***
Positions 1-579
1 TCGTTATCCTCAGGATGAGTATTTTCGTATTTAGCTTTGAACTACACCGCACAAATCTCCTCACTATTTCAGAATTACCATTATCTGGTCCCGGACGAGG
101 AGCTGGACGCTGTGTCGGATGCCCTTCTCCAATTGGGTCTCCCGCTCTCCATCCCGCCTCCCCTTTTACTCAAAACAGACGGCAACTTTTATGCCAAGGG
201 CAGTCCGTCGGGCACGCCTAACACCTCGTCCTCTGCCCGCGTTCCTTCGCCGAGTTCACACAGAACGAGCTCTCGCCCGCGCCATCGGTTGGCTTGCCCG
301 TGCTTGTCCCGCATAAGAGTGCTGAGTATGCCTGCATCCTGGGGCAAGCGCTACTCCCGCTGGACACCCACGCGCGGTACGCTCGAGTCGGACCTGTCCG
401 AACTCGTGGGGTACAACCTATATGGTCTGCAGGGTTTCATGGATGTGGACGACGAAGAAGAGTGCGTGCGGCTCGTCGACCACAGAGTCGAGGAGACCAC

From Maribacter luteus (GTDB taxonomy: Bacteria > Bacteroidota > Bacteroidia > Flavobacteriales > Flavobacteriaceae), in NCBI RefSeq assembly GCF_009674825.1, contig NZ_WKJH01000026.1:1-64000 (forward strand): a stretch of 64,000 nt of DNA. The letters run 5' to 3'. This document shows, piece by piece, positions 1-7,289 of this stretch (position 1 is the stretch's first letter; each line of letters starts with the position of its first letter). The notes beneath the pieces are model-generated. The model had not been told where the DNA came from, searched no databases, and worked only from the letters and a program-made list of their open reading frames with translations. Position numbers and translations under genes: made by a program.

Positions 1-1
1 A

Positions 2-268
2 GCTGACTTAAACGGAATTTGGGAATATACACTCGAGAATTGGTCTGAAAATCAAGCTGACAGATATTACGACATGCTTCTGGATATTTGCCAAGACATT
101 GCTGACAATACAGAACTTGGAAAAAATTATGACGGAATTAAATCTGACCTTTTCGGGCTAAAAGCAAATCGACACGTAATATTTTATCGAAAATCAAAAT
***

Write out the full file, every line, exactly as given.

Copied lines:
Positions 1-579
1 TCGTTATCCTCAGGATGAGTATTTTCGTATTTAGCTTTGAACTACACCGCACAAATCTCCTCACTATTTCAGAATTACCATTATCTGGTCCCGGACGAGG
101 AGCTGGACGCTGTGTCGGATGCCCTTCTCCAATTGGGTCTCCCGCTCTCCATCCCGCCTCCCCTTTTACTCAAAACAGACGGCAACTTTTATGCCAAGGG
201 CAGTCCGTCGGGCACGCCTAACACCTCGTCCTCTGCCCGCGTTCCTTCGCCGAGTTCACACAGAACGAGCTCTCGCCCGCGCCATCGGTTGGCTTGCCCG
301 TGCTTGTCCCGCATAAGAGTGCTGAGTATGCCTGCATCCTGGGGCAAGCGCTACTCCCGCTGGACACCCACGCGCGGTACGCTCGAGTCGGACCTGTCCG
401 AACTCGTGGGGTACAACCTATATGGTCTGCAGGGTTTCATGGATGTGGACGACGAAGAAGAGTGCGTGCGGCTCGTCGACCACAGAGTCGAGGAGACCAC

From Maribacter luteus (GTDB taxonomy: Bacteria > Bacteroidota > Bacteroidia > Flavobacteriales > Flavobacteriaceae), in NCBI RefSeq assembly GCF_009674825.1, contig NZ_WKJH01000026.1:1-64000 (forward strand): a stretch of 64,000 nt of DNA. The letters run 5' to 3'. This document shows, piece by piece, positions 1-7,289 of this stretch (position 1 is the stretch's first letter; each line of letters starts with the position of its first letter). The notes beneath the pieces are model-generated. The model had not been told where the DNA came from, searched no databases, and worked only from the letters and a program-made list of their open reading frames with translations. Position numbers and translations under genes: made by a program.

Positions 1-1
1 A

Positions 2-268
2 GCTGACTTAAACGGAATTTGGGAATATACACTCGAGAATTGGTCTGAAAATCAAGCTGACAGATATTACGACATGCTTCTGGATATTTGCCAAGACATT
101 GCTGACAATACAGAACTTGGAAAAAATTATGACGGAATTAAATCTGACCTTTTCGGGCTAAAAGCAAATCGACACGTAATATTTTATCGAAAATCAAAAT